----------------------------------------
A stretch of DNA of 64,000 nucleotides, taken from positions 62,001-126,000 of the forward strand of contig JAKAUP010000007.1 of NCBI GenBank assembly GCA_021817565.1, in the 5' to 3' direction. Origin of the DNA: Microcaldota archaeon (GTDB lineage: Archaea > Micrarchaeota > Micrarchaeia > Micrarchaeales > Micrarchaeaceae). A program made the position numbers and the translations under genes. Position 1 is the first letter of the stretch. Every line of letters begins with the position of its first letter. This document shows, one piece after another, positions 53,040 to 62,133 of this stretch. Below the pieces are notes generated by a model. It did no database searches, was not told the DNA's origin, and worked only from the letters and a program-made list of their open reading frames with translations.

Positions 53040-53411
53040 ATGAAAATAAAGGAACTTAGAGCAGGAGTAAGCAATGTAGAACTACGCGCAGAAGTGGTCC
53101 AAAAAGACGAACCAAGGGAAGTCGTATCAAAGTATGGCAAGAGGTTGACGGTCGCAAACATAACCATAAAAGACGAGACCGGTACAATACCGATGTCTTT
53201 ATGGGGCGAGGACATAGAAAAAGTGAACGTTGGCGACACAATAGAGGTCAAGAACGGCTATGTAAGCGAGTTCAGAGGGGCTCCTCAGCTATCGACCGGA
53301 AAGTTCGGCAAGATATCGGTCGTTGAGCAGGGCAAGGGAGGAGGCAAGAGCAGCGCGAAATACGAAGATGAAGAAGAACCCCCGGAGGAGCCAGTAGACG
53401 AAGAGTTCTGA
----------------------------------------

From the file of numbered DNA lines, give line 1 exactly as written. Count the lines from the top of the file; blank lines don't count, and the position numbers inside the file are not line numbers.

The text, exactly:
A stretch of DNA of 64,000 nucleotides, taken from positions 62,001-126,000 of the forward strand of contig JAKAUP010000007.1 of NCBI GenBank assembly GCA_021817565.1, in the 5' to 3' direction. Origin of the DNA: Microcaldota archaeon (GTDB lineage: Archaea > Micrarchaeota > Micrarchaeia > Micrarchaeales > Micrarchaeaceae). A program made the position numbers and the translations under genes. Position 1 is the first letter of the stretch. Every line of letters begins with the position of its first letter. This document shows, one piece after another, positions 53,040 to 62,133 of this stretch. Below the pieces are notes generated by a model. It did no database searches, was not told the DNA's origin, and worked only from the letters and a program-made list of their open reading frames with translations.